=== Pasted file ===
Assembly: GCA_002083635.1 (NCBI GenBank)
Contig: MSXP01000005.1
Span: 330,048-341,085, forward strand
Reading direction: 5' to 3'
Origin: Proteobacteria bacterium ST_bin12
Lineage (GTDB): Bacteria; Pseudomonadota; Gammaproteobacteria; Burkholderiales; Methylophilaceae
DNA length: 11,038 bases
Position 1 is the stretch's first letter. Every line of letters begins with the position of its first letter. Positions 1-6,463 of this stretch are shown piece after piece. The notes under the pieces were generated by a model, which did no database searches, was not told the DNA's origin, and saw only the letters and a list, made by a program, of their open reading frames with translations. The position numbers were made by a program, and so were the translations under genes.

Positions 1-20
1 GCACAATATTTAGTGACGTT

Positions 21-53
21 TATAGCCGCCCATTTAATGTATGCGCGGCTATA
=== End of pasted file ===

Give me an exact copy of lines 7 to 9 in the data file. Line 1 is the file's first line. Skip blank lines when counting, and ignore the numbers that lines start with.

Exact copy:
DNA length: 11,038 bases
Position 1 is the stretch's first letter. Every line of letters begins with the position of its first letter. Positions 1-6,463 of this stretch are shown piece after piece. The notes under the pieces were generated by a model, which did no database searches, was not told the DNA's origin, and saw only the letters and a list, made by a program, of their open reading frames with translations. The position numbers were made by a program, and so were the translations under genes.

Positions 1-20